Thursday, November 13, 2008

Still Learning from My Mom...

I had one final day with my Mom in Maine before we got in the car and made our way south to my grandparents in Pennsylvania. Following our time at the Rachel Carson Refuge, we went on another little hike out to Wells Beach. It was a bit cold and windy... perfect beach weather for a former Northern California girl. And of course, there were rocks everywhere. I loved it! Among all rocks and amid the tide pools there were little snails leaving trails everywhere. Crawling under the rocks, following one another in along the trails of sand.

Before we headed down to Pennsylvania, we had two more tasks to accomplish. The first involved my learning (or re-learning) something new from my mom. I brought some fabric with me that I had bought in Guatemala. Hand weaved, extremely soft denim like material that is generally used for women's skirts. I had been wondering what to do with it, so I brought it east to my mom and her sewing machine. Okay, don't laugh. It was a simply project. We just made place mats and napkins. But still... I sewed! On a sewing machine! I may have to get one of those things.
The second task involved my seeing what my mom has learned. I was the first to begin a Christian in my family. Others followed... my sister a year later and my mom a few years after that. I soon was involved in leadership, eventually heading to seminary and becoming an ordained minister. My family has often seen me as a spiritual leader. I found out this week, though, that my mom has become quite the spiritual leader in her congregation. Mom was leading a bible study in the other room as I was sewing. I overheard some of the discussion. Enough to hear my mom offering her insights and advice, modeling a mature faith and challenging them to healthy, whole relationships. Enough to hear the responses of those attending who clearly looked up to her. So now it is my turn to say how proud I am of her.

Sunday, November 09, 2008

Historic Homes and Wildlife Refuges

Down the street, past the historic mill and the old cemetery, is Hamilton House. Built in 1785, Hamilton House sits on a bluff overlooking the Salmon Falls River. Once owned by the Tyson family, apparently they used to build their own pirate ships in a little swale alongside the house... Wait, "pirate" is not the politically correct word here. It was actually legal at the time to raid certain ships and claim their goods on behalf of mother England. In case you are not aware, piracy runs in my family. The Deasy's had their own quay in Clonakilty, Ireland which they used as their home base for raiding ships off the coast. Perhaps my own good girl concern for rules is some form of penance for early family sins!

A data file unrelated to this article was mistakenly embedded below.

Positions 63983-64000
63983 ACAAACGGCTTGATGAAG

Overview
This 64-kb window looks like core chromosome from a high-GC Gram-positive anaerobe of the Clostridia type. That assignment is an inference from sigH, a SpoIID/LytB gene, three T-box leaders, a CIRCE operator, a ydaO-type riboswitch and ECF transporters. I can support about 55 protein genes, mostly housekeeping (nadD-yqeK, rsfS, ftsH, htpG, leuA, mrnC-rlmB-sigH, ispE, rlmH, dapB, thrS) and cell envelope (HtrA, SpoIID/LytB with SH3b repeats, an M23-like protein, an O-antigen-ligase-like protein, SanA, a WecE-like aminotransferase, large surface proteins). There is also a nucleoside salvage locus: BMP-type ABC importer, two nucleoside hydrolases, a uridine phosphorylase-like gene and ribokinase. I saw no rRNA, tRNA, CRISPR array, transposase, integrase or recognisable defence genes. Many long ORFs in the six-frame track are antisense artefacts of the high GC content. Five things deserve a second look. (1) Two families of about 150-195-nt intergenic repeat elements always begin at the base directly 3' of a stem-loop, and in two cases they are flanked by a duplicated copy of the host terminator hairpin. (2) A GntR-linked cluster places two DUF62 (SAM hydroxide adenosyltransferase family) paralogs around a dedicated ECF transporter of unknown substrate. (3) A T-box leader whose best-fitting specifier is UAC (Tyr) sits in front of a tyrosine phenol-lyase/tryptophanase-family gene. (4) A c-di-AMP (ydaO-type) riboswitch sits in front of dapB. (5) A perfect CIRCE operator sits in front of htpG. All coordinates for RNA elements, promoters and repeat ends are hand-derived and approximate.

Behind the house are some beautiful little English gardens. In the summer they hold concerts there. We wandered a bit in the gardens before heading back home. For more information on the Hamilton House see

Have I shown any pictures of fall leaves yet? Yes, one of the main purposes of the trip (other than seeing my mother, of course!) was to see the New England fall colors. There were definitely some beautiful trees along the river next to my Mom's house, but we saw the most spectacular leaves as we drove through North Berwick on our way to the Rachel Carson Wildlife Refuge.

Pictures really can't do justice to the explosion of color. My favorites were often the ones in the midst of turning... with bright red and vibrant green all mixed together.

The Rachel Carson refuge was not bursting with color, but it was beautiful. A wheel-chair accessible path wound through the trees and then out along a ridge overlooking the salt water marshes and estuaries that make their way in from the Atlantic.

The sunlight would peak through the leaves... the leaves would take on a translucent glow. Beautiful.

I remembered hearing about Rachel Carson in the Wilderness and Faith Class I participated in last year. She was a marine biologist and environmentalist in the early part of the 20th century (www.fws/gov/northeast/rachelcarson) and served as editor in Chief for the US Fish & Wildlife Service. Following World War II, Carson wrote about the connection between pesticides and biological damage. She was one of the first to really argue for the connection between humans and the rest of creation in modern times and to call us to treat the environment with respect and care.

I am so grateful for those who decided years ago to set apart tracts of land as parks and refuges throughout the United States. They are my saving grace in the midst of the city of Chicago... and they have always been where I flee to seeking my own refuge... with the wildlife... with creation... with the creator.